The Shutdown Is Not a Result of Partisan Bickering

Reuters / Carlos Barria

The media framing this shutdown as simple partisan bickering obscures the absurdity of the President's stance

The Nation, January 23, 2019

The public has so far given Donald Trump and Congressional Republicans the lion’s share of the blame for the longest government shutdown in US history. That’s understandable given that Trump kicked it off by saying on nationwide television that he alone would take responsibility for locking out federal workers if he didn’t get $5.7 billion for a wall that—remember!—he originally said he would strong-arm Mexico into financing within his first three days in office.

We should be grateful for Trump’s incapacity for message discipline, because the traditional media are once again failing to convey what’s going on in Washington. The instinct to cover a standoff like this one as an example of partisan bickering runs deep, but that framing obscures the utter absurdity of this shutdown. Yet again, we’re seeing deeply embedded conventions of neutral political journalism effectively normalizing what are really an incoherent series of moves by an erratic president—abuses of power that are now causing deep and potentially lasting damage to the economy.

If you tune in to cable news, or check the latest at outlets like Politico or The Hill, you’ll learn which party has the upper hand in the polls, which caucus is feeling more restive or more confident and analysis of the latest proposals to bring it to an end. And you will hear, repeatedly, that this is a standoff over $5.7 billion for Trump’s border wall.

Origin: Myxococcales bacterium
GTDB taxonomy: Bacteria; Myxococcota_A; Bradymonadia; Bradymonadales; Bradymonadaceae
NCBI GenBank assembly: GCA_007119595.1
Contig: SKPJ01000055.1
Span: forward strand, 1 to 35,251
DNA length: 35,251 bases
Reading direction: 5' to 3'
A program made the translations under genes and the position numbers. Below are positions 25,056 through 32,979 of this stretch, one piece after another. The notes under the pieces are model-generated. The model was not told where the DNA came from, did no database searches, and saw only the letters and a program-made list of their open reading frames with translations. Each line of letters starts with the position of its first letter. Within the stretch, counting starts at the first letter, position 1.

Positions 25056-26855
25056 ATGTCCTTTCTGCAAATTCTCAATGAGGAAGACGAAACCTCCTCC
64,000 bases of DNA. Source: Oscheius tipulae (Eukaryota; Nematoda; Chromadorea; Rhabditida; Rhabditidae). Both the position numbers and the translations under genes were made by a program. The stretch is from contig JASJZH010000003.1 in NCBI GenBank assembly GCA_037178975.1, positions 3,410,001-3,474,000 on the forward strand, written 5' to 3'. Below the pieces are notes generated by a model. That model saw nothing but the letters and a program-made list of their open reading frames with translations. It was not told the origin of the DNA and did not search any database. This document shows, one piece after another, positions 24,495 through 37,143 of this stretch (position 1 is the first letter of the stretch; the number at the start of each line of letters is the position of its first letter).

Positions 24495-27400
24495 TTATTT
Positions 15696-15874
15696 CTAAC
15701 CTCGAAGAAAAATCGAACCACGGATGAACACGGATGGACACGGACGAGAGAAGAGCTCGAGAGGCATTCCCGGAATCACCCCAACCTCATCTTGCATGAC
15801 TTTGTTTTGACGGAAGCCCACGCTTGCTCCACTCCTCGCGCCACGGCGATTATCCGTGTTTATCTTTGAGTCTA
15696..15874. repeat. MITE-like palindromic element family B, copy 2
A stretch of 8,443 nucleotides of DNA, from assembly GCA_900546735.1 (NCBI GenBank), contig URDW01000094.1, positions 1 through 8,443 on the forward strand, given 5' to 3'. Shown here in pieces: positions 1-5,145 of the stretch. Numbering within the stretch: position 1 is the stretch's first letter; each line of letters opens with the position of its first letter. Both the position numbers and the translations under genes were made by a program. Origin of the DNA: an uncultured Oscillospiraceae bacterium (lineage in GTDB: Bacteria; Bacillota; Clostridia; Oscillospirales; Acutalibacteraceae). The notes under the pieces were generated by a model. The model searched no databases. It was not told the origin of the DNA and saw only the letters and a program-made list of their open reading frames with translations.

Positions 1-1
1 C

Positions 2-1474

That’s not what this is about, or not primarily. It is true that the Democratic base is dead-set against funding Trump’s wall, but Democratic leaders have made it clear that they think that if Trump gets his way under these circumstances, they’ll face two years trying to govern with a president who’s learned he can force his way by taking hostages according to the whims of conservative media personalities. “We cannot have the president, every time he has an objection, to say I’ll shut down the government until you come to my way of thinking,” said Nancy Pelosi this week. “If we hold [federal] employees hostage now, they’re hostage forever.”

That’s really what’s at stake with this shutdown. It’s a test of whether Trump can wrap his head around the fact that Congress is a co-equal branch of government. Trump doesn’t want to fold because it would bruise his ego; Democrats can’t fold without undermining the separation of powers for the remainder of Trump’s presidency.

And contrary to what you may believe from dozens of headlines and hundreds of cable news segments, Trump did not offer the Democrats a deal to reopen the government last Friday. He wants to build a giant wall on the southern border, which Democrats oppose. He reiterated his demand for $5.7 billion to pay for it, but he offered nothing that Democrats want and Republicans oppose in return. ...
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